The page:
Saturday, May 28, 2005

We paint pictures of more than our subjects

We paint pictures of more than our subjects

This is one of the "Joe Series" from a while back (probably 5 years or so). It's water color and colored pencil on Arches #140 cold pressed paper. Sorry it's a bit blurry, I don't have a better image.

Do you ever look back at old work and notice that it doesn't have the dimension that your newer work has? I'm not talking in terms of perspective but rather a multi-dimensional something that keeps growing deeper the longer we make art and progress? It shows in my work in a more extensive use of textures, wider range of values, differing line qualities and even a more extensive use of subtleties in color. I don't see it in all of my newer work but in my "greater" works. It's not just a matter of learning to make better art technically, I think it has to do with more life experience, the longer we live the more layers of understanding we have and it can't help but be expressed in the work we produce.

I once met a lady who could "read" what an artist was like by looking at the artist's work. I was helping to jury people into a co-op gallery, she was looking at the work of artists I knew and making comments about the artist themselves based on their work while she was helping to determine which work should be included in the gallery. I was astounded at what she had to say about the different personalities, she was "dead on" in most cases. She did not know the artists and didn't know me at all (or know that I was in the room) but when she came to my work her comments were really "spot on" and made a permanent impression on me. That was many years ago and my work was good as far as it went, compositions were strong, the work was fun and colorful, when she saw it she said, "Oh I wish everyone could be as happy as this artist!", and she had a bit of sarcasm in her voice. What she meant was, it's pretty and well done but it's rather shallow. She wasn't being mean or critical, she understood where I was at the time and called it like it was. She was right but at the time I couldn't understand it completely, I just knew she was right because of how right she'd been about the other artist's work and I knew deep down in spite of not understanding why. It was quite a few years and lots more of life's more challenging experiences before I understood, and it was through looking at my own work that I began to see the greater depth in myself.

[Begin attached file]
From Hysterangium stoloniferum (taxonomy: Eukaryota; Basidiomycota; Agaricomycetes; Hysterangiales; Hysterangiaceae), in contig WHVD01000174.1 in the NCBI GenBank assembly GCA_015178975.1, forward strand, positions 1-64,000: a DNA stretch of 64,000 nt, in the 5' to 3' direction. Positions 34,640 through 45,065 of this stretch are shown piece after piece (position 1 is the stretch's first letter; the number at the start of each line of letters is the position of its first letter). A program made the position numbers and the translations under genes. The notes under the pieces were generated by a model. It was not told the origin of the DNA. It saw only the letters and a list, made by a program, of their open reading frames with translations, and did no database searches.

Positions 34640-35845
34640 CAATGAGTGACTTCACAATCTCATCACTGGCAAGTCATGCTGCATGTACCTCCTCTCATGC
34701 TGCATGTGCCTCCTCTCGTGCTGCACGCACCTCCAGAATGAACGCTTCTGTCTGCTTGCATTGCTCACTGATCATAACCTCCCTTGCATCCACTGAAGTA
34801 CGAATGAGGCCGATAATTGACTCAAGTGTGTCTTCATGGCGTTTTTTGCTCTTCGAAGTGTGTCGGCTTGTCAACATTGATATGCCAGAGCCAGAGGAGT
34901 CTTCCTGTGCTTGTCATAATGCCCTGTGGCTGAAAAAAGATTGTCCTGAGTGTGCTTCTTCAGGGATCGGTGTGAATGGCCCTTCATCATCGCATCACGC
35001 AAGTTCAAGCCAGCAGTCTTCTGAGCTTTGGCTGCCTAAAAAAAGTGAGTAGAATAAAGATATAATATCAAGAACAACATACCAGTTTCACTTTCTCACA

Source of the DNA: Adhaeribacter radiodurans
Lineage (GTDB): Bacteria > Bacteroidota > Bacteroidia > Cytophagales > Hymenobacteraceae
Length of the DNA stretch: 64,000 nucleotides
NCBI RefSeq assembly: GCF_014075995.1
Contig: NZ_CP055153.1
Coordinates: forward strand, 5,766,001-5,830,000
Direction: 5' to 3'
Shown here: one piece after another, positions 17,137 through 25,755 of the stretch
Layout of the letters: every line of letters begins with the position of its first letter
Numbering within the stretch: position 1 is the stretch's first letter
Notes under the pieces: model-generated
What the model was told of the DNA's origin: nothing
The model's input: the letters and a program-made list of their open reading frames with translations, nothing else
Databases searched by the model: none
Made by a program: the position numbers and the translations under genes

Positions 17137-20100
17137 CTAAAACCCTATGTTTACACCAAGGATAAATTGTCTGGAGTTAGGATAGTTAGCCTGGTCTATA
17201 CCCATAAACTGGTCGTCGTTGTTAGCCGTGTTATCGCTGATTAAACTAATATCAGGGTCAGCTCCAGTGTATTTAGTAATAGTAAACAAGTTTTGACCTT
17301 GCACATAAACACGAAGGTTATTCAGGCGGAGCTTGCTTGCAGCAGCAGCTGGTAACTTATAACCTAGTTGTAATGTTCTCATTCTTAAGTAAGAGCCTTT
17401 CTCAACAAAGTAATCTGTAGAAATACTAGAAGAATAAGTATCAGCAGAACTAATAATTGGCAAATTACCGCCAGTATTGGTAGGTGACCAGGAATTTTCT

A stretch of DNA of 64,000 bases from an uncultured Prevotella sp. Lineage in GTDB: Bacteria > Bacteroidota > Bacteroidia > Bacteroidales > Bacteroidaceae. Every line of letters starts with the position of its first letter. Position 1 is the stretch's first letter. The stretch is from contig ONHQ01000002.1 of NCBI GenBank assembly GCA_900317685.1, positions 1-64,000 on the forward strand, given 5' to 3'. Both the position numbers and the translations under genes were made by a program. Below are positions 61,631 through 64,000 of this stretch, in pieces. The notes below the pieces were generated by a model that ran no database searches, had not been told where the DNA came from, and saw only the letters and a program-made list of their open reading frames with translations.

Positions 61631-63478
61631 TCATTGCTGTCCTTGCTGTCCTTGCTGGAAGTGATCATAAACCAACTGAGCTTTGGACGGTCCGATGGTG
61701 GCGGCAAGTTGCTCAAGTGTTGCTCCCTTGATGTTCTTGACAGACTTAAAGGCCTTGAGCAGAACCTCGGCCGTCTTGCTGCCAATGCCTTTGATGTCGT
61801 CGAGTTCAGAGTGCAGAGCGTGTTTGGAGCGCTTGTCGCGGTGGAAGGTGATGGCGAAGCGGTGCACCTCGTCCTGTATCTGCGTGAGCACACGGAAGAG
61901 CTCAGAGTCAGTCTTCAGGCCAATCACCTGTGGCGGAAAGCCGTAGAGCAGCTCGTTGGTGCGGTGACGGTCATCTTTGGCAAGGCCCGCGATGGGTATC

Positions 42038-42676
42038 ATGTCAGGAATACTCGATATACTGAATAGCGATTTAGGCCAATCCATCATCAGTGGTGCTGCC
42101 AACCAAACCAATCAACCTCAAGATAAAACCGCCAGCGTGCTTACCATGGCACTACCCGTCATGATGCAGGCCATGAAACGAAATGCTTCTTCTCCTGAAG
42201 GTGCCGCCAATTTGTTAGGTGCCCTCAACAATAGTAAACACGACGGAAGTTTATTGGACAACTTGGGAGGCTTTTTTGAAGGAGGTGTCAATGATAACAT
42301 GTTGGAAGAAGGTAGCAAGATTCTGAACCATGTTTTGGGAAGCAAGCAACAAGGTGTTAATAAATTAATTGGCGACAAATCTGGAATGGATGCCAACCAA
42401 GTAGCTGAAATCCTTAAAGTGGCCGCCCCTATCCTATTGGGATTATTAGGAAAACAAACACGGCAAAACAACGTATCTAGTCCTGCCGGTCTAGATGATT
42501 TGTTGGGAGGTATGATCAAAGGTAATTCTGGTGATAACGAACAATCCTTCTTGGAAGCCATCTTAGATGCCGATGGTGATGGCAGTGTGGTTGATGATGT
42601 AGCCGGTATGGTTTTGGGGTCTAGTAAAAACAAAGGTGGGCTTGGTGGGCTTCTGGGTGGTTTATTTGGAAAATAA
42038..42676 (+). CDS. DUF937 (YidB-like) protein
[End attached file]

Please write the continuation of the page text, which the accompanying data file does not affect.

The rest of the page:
I don't think every artist can be "read" by all of their work but I do believe that we can't leave ourselves out of it no matter what our style or subject matter. When we paint we paint our deepest selves to a certain extent. Our choice of color, texture, range of values, line quality, composition etc. are a language just as surly as the words we speak or write. What do you think?

And on a different subject....

I went out to coffee with my friend farmerjulie and another friend this morning, it was fun! We had been saying we were going to do this for ages and finally met at Rembrandt's for a lovely chat. My friend MK has 2 boys which she brought and they played with Tanner while we did our visiting and laughing, it was refreshing.